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Corns and Calluses: Care Instructions


Corns and calluses are areas of thick, hard, dead skin. They form to protect your skin from injury. Corns usually form where toes rub together. Calluses often form on the hands or feet. They may form wherever the skin rubs against something, such as shoes.

In most cases, you can take steps at home to care for a corn or callus.

Follow-up care is a key part of your treatment and safety. Be sure to make and go to all appointments, and call your doctor or nurse advice line (811 in most provinces and territories) if you are having problems. It's also a good idea to know your test results and keep a list of the medicines you take.

How can you care for yourself at home?

  • Wear shoes and other footwear that fit correctly. This will reduce rubbing and give corns or calluses time to heal.
  • Use protective pads, such as moleskin, to cushion the callus or corn.
  • Soak your corn or callus in warm water, and then use a pumice stone to rub dead skin away.
  • Use an over-the-counter callus-removing product, such as one that contains salicylic acid or urea. These products come in creams, ointments, gels, and patches. But if you have a condition that causes problems with blood flow (such as peripheral vascular disease) or loss of feeling in your feet (such as diabetes), talk to your doctor before you try any home treatment.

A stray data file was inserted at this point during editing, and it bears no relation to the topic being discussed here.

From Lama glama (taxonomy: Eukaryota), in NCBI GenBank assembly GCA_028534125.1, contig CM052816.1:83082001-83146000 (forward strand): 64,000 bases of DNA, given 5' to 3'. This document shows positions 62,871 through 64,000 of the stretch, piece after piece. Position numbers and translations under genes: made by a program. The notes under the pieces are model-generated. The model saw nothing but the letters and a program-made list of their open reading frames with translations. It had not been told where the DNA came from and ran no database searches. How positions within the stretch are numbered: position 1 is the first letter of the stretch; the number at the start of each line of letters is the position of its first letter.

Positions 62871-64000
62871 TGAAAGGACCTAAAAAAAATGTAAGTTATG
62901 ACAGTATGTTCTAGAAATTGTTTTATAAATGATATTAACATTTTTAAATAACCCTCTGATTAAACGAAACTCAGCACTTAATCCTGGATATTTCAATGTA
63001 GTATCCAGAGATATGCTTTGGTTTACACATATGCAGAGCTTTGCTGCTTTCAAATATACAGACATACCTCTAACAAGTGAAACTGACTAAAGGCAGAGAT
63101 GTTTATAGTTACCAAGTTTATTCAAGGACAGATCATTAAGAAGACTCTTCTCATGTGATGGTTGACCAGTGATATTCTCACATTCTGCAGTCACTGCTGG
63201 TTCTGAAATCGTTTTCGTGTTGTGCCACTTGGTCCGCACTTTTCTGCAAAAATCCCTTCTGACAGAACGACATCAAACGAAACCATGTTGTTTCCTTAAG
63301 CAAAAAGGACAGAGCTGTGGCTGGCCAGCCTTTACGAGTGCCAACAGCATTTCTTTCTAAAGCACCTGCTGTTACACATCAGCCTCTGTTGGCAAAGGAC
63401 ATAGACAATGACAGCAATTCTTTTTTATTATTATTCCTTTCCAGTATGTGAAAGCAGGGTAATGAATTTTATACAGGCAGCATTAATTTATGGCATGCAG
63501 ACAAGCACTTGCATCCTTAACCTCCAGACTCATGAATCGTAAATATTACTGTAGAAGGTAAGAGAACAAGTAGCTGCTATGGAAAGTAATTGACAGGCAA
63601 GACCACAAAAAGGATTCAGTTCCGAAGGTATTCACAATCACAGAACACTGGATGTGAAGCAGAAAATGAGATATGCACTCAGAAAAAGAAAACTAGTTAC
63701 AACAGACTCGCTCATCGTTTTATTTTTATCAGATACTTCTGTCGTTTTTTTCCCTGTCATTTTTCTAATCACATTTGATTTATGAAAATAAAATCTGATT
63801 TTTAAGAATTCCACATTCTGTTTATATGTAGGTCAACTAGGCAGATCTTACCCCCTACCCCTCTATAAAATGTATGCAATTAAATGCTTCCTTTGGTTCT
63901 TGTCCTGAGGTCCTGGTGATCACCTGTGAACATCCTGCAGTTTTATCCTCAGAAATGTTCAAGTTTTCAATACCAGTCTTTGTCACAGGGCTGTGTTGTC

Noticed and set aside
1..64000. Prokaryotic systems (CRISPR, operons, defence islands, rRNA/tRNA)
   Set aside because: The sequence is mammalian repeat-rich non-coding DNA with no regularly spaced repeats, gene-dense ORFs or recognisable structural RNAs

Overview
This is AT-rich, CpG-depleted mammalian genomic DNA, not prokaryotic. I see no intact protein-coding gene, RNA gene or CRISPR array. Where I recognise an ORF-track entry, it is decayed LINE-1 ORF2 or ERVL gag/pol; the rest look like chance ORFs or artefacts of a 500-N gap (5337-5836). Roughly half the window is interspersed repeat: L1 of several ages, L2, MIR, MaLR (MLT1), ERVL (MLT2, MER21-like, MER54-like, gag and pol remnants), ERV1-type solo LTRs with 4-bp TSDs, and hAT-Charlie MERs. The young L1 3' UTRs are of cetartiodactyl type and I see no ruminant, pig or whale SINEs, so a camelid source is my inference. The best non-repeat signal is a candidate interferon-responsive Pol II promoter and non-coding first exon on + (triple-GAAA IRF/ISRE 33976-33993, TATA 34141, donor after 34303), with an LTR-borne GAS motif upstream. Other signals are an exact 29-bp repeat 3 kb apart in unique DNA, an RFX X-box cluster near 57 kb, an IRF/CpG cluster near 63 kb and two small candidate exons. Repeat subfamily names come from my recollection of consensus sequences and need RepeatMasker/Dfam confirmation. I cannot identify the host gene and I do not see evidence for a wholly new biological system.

• Wash your feet regularly, and rub lotion into your feet while they are still moist. Dry skin can cause a callus to crack and bleed.
  • Never cut the corn or callus yourself, especially if you have problems with blood flow to your legs or feet or a problem with numbness or feeling in your feet.

When should you call for help?

Call your doctor or nurse advice line now or seek immediate medical care if:

  • You have signs of infection, such as:
    • Increased pain, swelling, warmth, or redness around the corn or callus.
    • Red streaks leading from the corn or callus.
    • Pus draining from the corn or callus.
    • A fever.

Watch closely for changes in your health, and be sure to contact your doctor or nurse advice line if:

  • You do not get better as expected.

Where can you learn more?

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Care instructions adapted under license by your healthcare professional. If you have questions about a medical condition or this instruction, always ask your healthcare professional. Healthwise, Incorporated disclaims any warranty or liability for your use of this information.